In answer to your question: although both Marny and Robert have something to gain from the colonial endeavours, I would say that Robert is of the guiltier party… To already have the information, and actively choose to work against it, is in my mind worse. But then, Marny had chosen to not even bother knowing… Tricky question. What do you think?

      1. Hi Kayleigh,
        This is a great answer, thanks for taking the time to think it through!
        I definitely agree with what you said about Marny’s ignorance. I think you’ve identified what I perceive to be one of the major flaws of Markovits’ novel – why does Markovits make Marny a prestigious colonial historian (from Yale and Oxford, at that!), if he is one of the only characters in the novel who can’t recognise the colonial undertones of the gentrification project in Detroit? Perhaps Markovits is trying to make some point about history, or the continuity of history into the present, or our blindness to the repetition of history. But, to my mind, it just seems like a glaring irony.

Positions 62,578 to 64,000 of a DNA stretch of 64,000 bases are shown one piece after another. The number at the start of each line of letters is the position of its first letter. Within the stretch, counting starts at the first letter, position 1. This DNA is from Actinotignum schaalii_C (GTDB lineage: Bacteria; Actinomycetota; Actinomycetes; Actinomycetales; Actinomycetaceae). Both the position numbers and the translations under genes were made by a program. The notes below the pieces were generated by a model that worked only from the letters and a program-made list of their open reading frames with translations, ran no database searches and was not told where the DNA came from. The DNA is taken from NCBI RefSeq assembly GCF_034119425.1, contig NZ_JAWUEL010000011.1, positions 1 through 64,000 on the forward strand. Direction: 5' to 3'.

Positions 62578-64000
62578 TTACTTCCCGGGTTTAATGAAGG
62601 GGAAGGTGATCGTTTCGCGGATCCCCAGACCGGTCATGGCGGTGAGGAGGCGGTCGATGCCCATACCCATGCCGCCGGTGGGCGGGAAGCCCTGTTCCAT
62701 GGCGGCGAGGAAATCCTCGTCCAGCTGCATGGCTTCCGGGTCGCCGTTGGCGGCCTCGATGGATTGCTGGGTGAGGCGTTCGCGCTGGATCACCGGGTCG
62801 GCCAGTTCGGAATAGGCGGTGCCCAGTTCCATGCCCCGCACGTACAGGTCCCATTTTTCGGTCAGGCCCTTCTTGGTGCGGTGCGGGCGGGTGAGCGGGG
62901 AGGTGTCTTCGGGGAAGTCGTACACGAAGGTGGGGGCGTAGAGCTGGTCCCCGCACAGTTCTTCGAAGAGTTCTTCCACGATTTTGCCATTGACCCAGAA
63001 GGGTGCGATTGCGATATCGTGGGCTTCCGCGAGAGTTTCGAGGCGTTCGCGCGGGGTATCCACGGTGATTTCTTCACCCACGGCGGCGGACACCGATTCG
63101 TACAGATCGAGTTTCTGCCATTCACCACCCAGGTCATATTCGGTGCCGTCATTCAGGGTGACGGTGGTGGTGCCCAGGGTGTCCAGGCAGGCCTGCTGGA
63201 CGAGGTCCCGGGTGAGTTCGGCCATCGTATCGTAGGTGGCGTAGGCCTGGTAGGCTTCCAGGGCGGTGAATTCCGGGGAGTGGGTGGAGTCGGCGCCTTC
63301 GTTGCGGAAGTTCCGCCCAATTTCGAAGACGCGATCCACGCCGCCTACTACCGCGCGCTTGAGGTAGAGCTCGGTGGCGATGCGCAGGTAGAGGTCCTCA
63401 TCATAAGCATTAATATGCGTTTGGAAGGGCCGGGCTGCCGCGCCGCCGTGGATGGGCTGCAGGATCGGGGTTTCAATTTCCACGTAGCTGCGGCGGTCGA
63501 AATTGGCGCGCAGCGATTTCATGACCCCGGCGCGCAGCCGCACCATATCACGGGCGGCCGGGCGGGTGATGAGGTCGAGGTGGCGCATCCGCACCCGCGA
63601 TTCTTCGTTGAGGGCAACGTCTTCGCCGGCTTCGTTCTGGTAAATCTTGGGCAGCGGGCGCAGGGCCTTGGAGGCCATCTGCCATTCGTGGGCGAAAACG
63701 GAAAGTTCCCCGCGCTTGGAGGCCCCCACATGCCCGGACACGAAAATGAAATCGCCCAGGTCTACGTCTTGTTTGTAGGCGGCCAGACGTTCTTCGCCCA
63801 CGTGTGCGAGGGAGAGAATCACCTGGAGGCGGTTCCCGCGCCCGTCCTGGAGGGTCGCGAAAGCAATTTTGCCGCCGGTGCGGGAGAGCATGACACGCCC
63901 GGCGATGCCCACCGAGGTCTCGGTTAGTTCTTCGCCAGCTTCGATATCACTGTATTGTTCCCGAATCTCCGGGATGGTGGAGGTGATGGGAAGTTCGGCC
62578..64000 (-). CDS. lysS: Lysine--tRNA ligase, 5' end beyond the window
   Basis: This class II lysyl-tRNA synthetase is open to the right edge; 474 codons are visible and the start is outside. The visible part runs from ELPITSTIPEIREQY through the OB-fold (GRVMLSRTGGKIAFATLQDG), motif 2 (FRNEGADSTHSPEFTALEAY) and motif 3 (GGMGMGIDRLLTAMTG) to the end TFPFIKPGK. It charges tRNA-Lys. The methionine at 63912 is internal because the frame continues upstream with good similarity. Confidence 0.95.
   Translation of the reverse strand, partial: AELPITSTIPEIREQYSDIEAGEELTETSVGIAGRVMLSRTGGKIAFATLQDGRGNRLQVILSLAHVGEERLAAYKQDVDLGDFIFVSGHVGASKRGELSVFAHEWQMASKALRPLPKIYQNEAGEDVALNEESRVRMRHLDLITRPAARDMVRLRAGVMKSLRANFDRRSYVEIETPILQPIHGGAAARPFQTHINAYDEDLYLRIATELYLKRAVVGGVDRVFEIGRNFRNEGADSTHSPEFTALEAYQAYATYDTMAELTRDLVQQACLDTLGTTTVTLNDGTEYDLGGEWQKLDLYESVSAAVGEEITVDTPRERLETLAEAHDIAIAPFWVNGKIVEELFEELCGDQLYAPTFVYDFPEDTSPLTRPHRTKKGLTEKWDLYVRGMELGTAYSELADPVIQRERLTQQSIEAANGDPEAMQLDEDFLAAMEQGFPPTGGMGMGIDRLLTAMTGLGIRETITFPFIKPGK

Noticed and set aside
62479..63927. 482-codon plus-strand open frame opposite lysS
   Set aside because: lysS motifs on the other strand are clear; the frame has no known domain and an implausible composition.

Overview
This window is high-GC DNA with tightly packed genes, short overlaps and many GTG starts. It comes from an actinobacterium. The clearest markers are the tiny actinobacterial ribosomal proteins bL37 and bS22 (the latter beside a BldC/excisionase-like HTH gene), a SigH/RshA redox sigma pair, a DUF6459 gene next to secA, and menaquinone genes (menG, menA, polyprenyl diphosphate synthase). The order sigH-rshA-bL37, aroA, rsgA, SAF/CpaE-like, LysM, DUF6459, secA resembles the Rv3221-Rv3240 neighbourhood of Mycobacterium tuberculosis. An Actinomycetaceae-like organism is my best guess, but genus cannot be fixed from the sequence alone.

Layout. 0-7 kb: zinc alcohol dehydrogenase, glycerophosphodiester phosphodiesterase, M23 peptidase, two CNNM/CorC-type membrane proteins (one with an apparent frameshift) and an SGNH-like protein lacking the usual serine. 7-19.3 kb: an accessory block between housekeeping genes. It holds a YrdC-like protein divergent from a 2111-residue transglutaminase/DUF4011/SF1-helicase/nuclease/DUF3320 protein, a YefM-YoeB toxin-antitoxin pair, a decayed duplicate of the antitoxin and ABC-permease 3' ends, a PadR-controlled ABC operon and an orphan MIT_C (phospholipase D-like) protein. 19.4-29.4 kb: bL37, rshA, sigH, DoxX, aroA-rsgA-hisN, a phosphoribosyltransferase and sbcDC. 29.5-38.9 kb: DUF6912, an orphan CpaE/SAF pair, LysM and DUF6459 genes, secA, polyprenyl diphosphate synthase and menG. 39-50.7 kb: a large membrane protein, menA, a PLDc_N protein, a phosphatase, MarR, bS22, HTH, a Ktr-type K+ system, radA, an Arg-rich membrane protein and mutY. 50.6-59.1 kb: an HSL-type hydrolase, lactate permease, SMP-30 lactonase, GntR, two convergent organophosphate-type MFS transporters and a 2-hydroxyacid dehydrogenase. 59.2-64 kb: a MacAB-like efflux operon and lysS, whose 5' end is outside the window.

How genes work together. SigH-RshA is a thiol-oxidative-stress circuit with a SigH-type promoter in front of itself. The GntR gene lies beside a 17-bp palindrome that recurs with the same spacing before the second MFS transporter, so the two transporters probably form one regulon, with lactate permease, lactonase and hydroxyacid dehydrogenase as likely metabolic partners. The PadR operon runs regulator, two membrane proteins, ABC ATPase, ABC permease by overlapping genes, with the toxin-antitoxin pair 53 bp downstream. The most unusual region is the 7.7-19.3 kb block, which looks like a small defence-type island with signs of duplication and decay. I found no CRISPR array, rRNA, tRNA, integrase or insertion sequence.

My major problem with Robert is his capitalist motivation. He openly admits to the fact that the purpose of his gentrification project is profit. Robert claims that “Detroit could be useful as a model for urban regeneration only if it made money”, adding that “the only clear-cut way of judging this kind of scheme was by the profit it made” (48-9). He obviously doesn’t care about urban regeneration or ‘societal good’ – as long as it generates money, he is happy. Considering the extent to which gentrification wrecks havoc on the lives of the native Detroiters, however, I’m not sure money is a good enough reason to justify the project with all of its colonial undertones.
        So I do think I agree with you. Marny is painfully ignorant, which makes absolutely no sense. But if he is not deliberately trying to harm anyone, and his intentions are genuine (which I think they are), I’m not sure we can cast too much blame on his shoulders. Robert is a different story. He is well aware of the harm he is causing, but he follows through with it anyway in the name of money. Not a good guy!